Posted December. 20, 2004 23:01,
The economic disparity between the metropolitan area and non-metropolitan areas has been reported as widening due to stronger economic power being concentrated in the metropolitan area. The disparity still exists, but the gap has not widened much since 2000.
Ulsan of the richest per income capita, shows 3.3 times of income differential larger than that of Daegu.
The Bank of Korea released on Monday a report about the regional economic trend and major characteristics based on the gross regional domestic product (GRDP), which showed in 2002, Seoul accounted for 21.9 percent of the economy, followed by Gyeonggi Province (21.1 percent), South Gyeongsang Province (6.8 percent), North Gyeongsang Province (6.6 percent), Busan (6.1 percent), Incheon (4.9 percent) and Ulsan (4.9 percent).
Jeju ranked last with 0.9 percent, following by Gangwon province (2.5 percent), Daejeon (2.4 percent) and Gwangju (2.3 percent).
The economic power of Seoul and Gyeonggi Province was 23 times wealthier than that of Jeju, last on the list.
The metropolitan area (Seoul, Incheon and Gyeonggi Province) accounted for 47.9 percent of the total output, up 5.9 percent compared to that in 1980 (42.0 percent). For the last three years, the figure has stayed near 47 percent, with 47.5 percent in 2000 and 47.1 percent in 2001.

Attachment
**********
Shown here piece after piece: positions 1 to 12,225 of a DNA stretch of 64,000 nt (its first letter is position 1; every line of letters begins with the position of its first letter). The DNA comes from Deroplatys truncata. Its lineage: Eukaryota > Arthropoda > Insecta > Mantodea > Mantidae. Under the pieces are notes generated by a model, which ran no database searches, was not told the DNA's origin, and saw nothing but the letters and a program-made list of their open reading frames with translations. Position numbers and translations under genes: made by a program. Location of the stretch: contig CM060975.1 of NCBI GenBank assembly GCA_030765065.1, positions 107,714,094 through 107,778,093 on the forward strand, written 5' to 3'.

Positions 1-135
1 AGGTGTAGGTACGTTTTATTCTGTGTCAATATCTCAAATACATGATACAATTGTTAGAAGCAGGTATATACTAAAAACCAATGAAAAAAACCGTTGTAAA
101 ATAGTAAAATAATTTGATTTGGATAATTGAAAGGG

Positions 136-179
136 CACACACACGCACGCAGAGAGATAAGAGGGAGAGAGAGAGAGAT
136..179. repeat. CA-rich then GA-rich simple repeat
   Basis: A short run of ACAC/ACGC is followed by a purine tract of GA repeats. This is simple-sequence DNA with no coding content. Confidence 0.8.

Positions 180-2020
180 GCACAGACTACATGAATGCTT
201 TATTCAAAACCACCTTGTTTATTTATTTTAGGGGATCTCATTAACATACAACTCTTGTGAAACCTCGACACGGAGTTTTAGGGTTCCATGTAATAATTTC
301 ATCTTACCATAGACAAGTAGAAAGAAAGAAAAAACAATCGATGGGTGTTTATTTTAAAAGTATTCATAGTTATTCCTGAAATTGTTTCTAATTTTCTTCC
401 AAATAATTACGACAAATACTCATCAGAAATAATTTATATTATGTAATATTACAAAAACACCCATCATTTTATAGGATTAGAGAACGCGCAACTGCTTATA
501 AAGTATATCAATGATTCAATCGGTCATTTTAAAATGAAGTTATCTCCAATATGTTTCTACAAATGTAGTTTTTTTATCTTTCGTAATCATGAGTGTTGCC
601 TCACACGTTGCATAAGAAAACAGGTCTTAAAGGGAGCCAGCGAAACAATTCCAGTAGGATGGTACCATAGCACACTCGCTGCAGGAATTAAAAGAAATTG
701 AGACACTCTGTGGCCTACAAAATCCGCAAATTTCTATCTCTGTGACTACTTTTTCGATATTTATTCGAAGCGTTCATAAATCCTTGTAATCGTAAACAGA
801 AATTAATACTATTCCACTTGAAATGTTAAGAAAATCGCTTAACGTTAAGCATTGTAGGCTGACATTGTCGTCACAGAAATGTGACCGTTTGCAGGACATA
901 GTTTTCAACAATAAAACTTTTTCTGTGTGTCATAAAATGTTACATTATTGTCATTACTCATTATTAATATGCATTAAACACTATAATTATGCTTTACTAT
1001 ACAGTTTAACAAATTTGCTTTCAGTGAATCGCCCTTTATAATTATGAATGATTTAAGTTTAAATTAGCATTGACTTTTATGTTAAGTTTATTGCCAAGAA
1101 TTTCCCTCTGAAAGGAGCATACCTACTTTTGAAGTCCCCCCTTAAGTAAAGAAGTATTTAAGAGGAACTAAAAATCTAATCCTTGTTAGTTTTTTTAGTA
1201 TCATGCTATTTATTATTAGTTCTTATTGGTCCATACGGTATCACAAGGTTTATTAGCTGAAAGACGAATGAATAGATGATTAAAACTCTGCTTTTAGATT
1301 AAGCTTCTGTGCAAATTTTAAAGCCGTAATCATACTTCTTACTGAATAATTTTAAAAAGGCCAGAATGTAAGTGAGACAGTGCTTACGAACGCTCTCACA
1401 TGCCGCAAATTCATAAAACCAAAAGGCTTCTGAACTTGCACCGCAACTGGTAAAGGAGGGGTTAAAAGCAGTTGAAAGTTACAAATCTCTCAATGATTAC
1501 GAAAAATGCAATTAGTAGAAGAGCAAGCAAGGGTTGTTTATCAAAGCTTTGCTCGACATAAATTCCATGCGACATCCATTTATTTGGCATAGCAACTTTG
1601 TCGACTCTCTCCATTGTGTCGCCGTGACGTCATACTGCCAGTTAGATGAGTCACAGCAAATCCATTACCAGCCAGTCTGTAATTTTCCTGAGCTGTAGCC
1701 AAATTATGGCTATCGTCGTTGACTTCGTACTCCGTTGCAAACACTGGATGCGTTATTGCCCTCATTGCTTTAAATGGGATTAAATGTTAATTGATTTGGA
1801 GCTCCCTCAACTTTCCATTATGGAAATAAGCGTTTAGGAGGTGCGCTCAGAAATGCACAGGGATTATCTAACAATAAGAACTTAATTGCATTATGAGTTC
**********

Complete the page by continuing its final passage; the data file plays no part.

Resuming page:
The nationwide average of per capita income (per capita GRDP) was recorded at 12.25 million won, and Ulsan was the richest city in Korea with a figure of 26.87 million won, followed by South Choongchong Province (14.74 million won), North Gyeongsang Province (13.96 million won), North Choongchong Province (13.42 million won), South Jeonla Province (13.34 million won), South Gyeongsang Province (13.02 million won), Gyeonggi Province (12.82 million won) and Seoul (12.75 million won), all of which are over the average.
The per capita income of Seoul, Gyeonggi Province and South Gyeongsang Province ranked in middle despite their large economies, as their populations were relatively larger compared with their output.
Daegu was the poorest city with a per capita income of 8.01 million won, while Gwangju recorded 9.33 million won, following by Incheon (10.97 million won), Jeju (10.13 million won), Daejeon (9.8 million won), North Jeonla Province (9.70 million won), Gangwon province (9.62 million won), Busan (9.58 million) and Gwangju (9.33 million won), all of which recorded below average.
The per capita income of the last three regions that accounted for 70.0 percent of that of the top three regions in 1985 dropped to 61.8 percent in 2002, indicating that regional disparity has continued to expand gradually.